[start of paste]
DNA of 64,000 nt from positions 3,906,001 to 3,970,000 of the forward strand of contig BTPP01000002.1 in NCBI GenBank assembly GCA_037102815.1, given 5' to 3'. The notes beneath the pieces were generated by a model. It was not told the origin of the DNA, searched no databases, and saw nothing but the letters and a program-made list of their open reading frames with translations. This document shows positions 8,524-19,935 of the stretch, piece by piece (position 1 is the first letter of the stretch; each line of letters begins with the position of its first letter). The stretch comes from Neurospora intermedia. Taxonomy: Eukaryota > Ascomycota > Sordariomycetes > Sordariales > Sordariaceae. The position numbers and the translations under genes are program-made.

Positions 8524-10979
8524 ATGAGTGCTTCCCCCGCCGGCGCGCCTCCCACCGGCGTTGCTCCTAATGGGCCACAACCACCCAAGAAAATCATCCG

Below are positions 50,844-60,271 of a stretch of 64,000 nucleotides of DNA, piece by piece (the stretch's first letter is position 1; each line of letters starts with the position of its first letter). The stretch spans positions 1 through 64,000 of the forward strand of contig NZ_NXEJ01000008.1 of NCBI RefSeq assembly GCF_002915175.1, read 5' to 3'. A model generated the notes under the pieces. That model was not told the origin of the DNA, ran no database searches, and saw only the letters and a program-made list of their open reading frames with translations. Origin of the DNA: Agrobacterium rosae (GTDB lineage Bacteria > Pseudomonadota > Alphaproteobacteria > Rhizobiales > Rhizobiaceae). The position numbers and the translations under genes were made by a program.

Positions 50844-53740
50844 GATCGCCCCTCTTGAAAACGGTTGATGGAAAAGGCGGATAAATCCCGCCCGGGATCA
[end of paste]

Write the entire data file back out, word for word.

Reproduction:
DNA of 64,000 nt from positions 3,906,001 to 3,970,000 of the forward strand of contig BTPP01000002.1 in NCBI GenBank assembly GCA_037102815.1, given 5' to 3'. The notes beneath the pieces were generated by a model. It was not told the origin of the DNA, searched no databases, and saw nothing but the letters and a program-made list of their open reading frames with translations. This document shows positions 8,524-19,935 of the stretch, piece by piece (position 1 is the first letter of the stretch; each line of letters begins with the position of its first letter). The stretch comes from Neurospora intermedia. Taxonomy: Eukaryota > Ascomycota > Sordariomycetes > Sordariales > Sordariaceae. The position numbers and the translations under genes are program-made.

Positions 8524-10979
8524 ATGAGTGCTTCCCCCGCCGGCGCGCCTCCCACCGGCGTTGCTCCTAATGGGCCACAACCACCCAAGAAAATCATCCG

Below are positions 50,844-60,271 of a stretch of 64,000 nucleotides of DNA, piece by piece (the stretch's first letter is position 1; each line of letters starts with the position of its first letter). The stretch spans positions 1 through 64,000 of the forward strand of contig NZ_NXEJ01000008.1 of NCBI RefSeq assembly GCF_002915175.1, read 5' to 3'. A model generated the notes under the pieces. That model was not told the origin of the DNA, ran no database searches, and saw only the letters and a program-made list of their open reading frames with translations. Origin of the DNA: Agrobacterium rosae (GTDB lineage Bacteria > Pseudomonadota > Alphaproteobacteria > Rhizobiales > Rhizobiaceae). The position numbers and the translations under genes were made by a program.

Positions 50844-53740
50844 GATCGCCCCTCTTGAAAACGGTTGATGGAAAAGGCGGATAAATCCCGCCCGGGATCA